While the move was praised by activists, it has not stopped the flow of Ethiopian workers deposited outside consulate.
Beirut, Lebanon – Dozens of Ethiopian domestic workers in Lebanon have found shelter after they were abandoned by their employers and many spent days outside the Ethiopian consulate without being allowed entry.
Videos widely circulated on Twitter on Wednesday showed dozens of women occupying the curb outside the building southeast of Beirut, sitting beside suitcases of their belongings.
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Lebanon’s worst-ever economic crisis has hit thousands of Lebanese hard, with some no longer able to afford to pay their live-in helpers. Many of these workers have been deposited outside the consulate by their employers, or have been kicked out and made their own way there, sleeping near the entrance of the consulate or in a nearby park.
Consul staff could not be reached for comment despite repeated attempts. Late on Wednesday night, Labour Minister Lamia Yammine announced the women would be put up in a hotel. After spending a night there, they were tested for COVID-19 and transferred to a shelter run by charity organisation Caritas, an adviser to Yammine told Al Jazeera.
Domestic workers in Lebanon are employed under the notorious kafala system, which binds their legal residence to one employer and does not allow them to amend or end work contracts without permission.
The system, used in a number of middle eastern countries, has facilitated widespread abuse and an employer-employee relationship that has been likened to modern-day slavery.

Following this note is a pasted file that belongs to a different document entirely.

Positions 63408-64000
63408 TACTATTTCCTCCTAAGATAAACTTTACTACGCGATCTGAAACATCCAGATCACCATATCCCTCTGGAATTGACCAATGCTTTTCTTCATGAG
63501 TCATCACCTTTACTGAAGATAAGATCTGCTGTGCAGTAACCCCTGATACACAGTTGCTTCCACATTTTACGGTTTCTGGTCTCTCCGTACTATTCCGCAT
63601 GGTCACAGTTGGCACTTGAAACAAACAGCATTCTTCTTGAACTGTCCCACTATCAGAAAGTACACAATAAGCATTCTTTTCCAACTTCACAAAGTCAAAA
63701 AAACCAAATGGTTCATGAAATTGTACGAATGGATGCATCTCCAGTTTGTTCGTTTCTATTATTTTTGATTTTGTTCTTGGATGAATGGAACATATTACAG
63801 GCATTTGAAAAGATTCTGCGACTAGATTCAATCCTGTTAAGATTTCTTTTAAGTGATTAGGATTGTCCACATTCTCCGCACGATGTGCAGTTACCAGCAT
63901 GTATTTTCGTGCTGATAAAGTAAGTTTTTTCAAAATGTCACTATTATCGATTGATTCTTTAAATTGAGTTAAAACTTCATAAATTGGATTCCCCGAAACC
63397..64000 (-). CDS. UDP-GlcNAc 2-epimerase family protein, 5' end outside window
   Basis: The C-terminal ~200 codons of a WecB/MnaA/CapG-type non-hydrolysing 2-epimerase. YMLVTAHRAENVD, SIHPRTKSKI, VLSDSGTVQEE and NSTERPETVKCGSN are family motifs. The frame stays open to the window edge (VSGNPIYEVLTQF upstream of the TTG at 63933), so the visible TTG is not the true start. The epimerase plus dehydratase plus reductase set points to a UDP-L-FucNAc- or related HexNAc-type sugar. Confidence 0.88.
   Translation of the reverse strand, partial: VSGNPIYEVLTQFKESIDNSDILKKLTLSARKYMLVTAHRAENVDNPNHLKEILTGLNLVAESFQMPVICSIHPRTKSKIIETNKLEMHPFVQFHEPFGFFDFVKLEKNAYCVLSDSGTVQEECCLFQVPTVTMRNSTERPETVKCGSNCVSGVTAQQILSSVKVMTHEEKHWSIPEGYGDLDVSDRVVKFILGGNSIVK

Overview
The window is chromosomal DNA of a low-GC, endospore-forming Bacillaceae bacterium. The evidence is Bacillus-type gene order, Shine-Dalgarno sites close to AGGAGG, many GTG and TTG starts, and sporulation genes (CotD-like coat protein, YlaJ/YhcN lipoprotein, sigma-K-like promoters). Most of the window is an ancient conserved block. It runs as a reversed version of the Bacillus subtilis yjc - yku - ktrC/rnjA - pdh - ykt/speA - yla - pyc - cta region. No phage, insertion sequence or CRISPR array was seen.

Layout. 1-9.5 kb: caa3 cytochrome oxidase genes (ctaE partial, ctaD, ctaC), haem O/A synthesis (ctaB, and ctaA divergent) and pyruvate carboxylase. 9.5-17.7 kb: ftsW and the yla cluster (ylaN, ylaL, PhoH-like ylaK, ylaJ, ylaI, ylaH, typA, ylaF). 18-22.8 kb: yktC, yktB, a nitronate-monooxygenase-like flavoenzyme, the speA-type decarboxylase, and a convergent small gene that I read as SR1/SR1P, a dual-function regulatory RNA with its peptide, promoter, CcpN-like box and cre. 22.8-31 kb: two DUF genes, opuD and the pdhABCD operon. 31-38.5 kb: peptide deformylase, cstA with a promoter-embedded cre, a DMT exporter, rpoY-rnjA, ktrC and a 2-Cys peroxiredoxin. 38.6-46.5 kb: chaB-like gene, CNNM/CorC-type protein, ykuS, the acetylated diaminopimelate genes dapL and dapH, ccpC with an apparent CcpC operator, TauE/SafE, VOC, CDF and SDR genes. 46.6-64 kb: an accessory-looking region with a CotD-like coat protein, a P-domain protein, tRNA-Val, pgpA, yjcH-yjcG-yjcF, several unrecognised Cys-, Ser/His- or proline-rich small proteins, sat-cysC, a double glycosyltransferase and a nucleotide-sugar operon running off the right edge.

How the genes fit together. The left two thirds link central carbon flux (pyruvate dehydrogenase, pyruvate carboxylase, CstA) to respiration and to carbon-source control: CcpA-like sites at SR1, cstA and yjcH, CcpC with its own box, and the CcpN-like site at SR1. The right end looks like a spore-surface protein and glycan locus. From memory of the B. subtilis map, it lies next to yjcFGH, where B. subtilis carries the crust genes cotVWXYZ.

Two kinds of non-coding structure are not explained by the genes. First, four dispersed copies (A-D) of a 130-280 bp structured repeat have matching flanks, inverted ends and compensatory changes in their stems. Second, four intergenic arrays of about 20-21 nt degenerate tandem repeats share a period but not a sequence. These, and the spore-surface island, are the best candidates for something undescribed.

The Ministry of Labour said it would conduct an investigation and prosecute any employers found to have committed violations.
But the issue is showing no sign of resolution. Throughout Thursday, more women were dropped off outside the consulate, with more than a dozen sitting on the sidewalk by noon.
“[My employer] put me here and left,” one Ethiopian worker told local news channel LBCI. “They didn’t give me money for a month. I told them I want to travel but they told me there’s no money for the ticket. They said if you want, work for free. If you don’t, leave to wherever you want. In the end, they brought me here and left me.”
“They have been dumped here like trash,” another woman said, gesturing towards the women lining the sidewalk.
A number of states including Ethiopia and the Philippines have organised repatriations of migrant workers whose jobs in Lebanon have become untenable due to the local currency’s depreciation by some 60 percent against the US dollar since last summer.
Most of these workers send remittances home in US dollars, but are being paid in local currency and have therefore lost most of the value of their earnings.
Repatriation efforts have been made more difficult by a nationwide lockdown over the coronavirus pandemic that has seen the only civilian airport closed, though the labour ministry says it has reached out to embassies and the country’s main security agency to facilitate repatriations.
More than 7,000 Bangladeshi migrant workers have applied for repatriation, while the Philippines and Ethiopian embassies have each repatriated hundreds, respectively.
Human Rights Watch, a New York-based rights group, has called for states to create mechanisms whereby hastily repatriated migrant workers can seek redress for labour and human rights violations, and also gain back salaries and compensation that they were not given.
Diala Haidar, Lebanon campaigner for Amnesty International, told Al Jazeera the labour ministry’s decision to provide shelter for the migrants was “positive” but it should “ensure these workers get their unpaid salaries and that employers are held accountable for what they did”.
An estimated 250,000 migrant domestic workers reside in Lebanon, though accurate figures are hard to come by given many work without proper documentation.
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